Zenthar: Good suggestions, but I don't see the SSD really fitting his build. My RAID1 suggestion was more for redundancy than speed, as he mentioned Up-Time as being important. Even good backups mean bringing down the machine for repairs if you lose your single SSD. It doesn't sound like he has the user-base to necessitate an SSDs better access rates, but I don't know that for sure. Still, it is something he can consider.

My suggestion of 500GB drives was just hitting the price/capacity sweet-spot. Getting smaller drives really isn't beneficial, you could save $10-20 a drive, but lose 200-400GB.
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September 30, 2010 8:59:10 PM

Wow, great responses - thanks! SSD suggestion was a suprise, but so tempting... But faster boot isn't an issue so maybe with plenty of main memory, response time won't improve enough to justify cost I think.

So where I'm at now is this:
Gigabyte 785G mobo $70
AMD Phenom 9850 2.5Ghz $71
Kingston 4GB DDR2 800 memory $88
-Kingston 64GB SSD $115 is too much, but ooh-ahh
WesternDigital 250GB SATA Drive $43 ea (2 to RAID) - maybe a bit small, but by the time I grow into this I'll be ready for a hosted solution anyway (and this will make a sweet desktop later with a SSD)
Diablotek 380W PS $30
Rosewill MicroATX Case $30
Lite-On CD/DVD $17
CyberPower 1350 810Watt UPS $140
BYTECC SATA cables (3) $7
Total $538.48 plus $13.45 Shipping (with a bonus mouse and T Shirt Geesh)

I think everything should fit/work together - right? Again, thanks so much for the tips/confidence.
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September 30, 2010 9:05:04 PM

The SSD wasn't actually for the boot time, but the random access which is what many Web Servers and database do. In simulated webserver tests, SSD trumps HDD by an order of magnitude. However, as hellwig mentioned, this would be to the detriment of up-time because you wouldn't have the RAID 1 anymore.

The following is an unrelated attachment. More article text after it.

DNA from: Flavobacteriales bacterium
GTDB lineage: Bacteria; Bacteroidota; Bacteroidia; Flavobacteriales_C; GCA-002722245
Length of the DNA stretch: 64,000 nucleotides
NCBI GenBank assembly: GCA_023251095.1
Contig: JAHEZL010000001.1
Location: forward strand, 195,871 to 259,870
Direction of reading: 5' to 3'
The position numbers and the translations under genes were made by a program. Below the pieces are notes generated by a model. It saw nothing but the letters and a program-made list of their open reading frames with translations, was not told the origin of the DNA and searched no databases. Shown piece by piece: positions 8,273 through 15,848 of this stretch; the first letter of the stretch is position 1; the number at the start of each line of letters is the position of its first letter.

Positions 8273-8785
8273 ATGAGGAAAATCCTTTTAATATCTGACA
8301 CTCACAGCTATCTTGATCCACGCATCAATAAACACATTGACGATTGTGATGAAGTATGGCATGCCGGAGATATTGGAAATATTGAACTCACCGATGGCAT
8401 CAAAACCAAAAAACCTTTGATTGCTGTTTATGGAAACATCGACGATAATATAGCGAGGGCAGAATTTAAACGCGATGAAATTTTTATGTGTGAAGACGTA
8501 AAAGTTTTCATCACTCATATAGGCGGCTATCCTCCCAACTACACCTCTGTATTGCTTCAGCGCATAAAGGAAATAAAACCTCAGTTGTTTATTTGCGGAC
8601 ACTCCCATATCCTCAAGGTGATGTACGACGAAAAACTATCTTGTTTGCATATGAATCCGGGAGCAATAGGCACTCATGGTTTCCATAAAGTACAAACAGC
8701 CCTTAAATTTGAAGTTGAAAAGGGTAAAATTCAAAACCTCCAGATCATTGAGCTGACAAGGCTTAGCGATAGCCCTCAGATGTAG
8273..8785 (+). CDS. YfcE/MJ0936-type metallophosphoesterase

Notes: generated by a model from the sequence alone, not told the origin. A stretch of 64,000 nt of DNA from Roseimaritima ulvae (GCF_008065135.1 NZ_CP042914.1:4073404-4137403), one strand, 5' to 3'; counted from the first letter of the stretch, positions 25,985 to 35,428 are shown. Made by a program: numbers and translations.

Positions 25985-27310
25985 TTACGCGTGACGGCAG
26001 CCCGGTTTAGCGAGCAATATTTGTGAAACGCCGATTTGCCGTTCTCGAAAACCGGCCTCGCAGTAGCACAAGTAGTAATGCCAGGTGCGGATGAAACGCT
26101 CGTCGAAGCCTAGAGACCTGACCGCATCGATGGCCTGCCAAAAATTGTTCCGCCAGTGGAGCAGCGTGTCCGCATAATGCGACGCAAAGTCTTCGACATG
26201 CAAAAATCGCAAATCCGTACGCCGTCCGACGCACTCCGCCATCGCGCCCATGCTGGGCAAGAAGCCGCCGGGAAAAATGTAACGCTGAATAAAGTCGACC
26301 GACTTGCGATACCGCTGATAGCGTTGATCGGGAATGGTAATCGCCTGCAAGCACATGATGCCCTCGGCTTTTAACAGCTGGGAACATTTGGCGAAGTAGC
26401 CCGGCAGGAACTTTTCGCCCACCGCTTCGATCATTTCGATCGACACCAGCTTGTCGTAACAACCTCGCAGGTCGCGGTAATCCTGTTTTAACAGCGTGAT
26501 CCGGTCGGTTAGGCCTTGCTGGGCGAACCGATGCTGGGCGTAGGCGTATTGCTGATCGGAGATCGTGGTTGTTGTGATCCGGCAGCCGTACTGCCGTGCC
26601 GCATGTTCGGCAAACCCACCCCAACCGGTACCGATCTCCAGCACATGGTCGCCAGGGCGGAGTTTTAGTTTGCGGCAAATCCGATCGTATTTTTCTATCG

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October 1, 2010 12:05:53 AM

Those parts look good, just make sure you got enough airflow to keep that guy running all the time. Might need to buy an extra fan or two (depending on how many open slots and what size your case can support).

One thing though, if you are getting an OEM processor, you will need to buy an aftermarket cooler to go with it. The only 9850 I found on Newegg was OEM and doesn't come with a fan (though you could be buying it from somewhere else). A cooler will push up the cost $20-30, and at that point, it might be better to get retail Athlon II X4 that will come with a cooler: Like this one: http://www.newegg.com/Product/Product.aspx?Item=N82E16819103706 (Athlon II X4 620 2.6GHz: $90). Of course, there's no free T-Shirt with that particular processor.
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October 1, 2010 1:15:30 PM

Best answer selected by jpinkham.
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October 1, 2010 1:22:02 PM

Thanks - I just ordered it (as above except with retail Athlon II X4 620 2.6 with fan) and a slightly bigger UPS for $160. Grand total $608, right in the ballpark.
Now, once it arrives, I'm putting Ubuntu Server on it and go from there. Thanks again for all the good tips.
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October 14, 2010 10:08:41 PM

And it's humming away happily serving web requests now.

Just one little detail in case someone copies that build list - the power supply listed above was for a Mini-ATX case, and so it was a bit smaller than what the case really wants - I made it work by lining it up at a bit of a diagonal and managed to get 3 screws holding it in. I think 380W is plenty for just a pair of hard drives an not much else periphial-wise, but if I were ordering another I'd want to fix that. Also no need for 3 extra sata cables - 2 were included with the main board.

Getting tomcat6 on port 80 was a bit more tricky, but that's a story for another forum I guess (look at last line of /etc/default/tomcat6 to enable authbind, not just setting connector to use 80 in /etc/tomcat6/server.xml).

Thanks again all!
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October 14, 2010 11:35:38 PM

This topic has been closed by Mousemonkey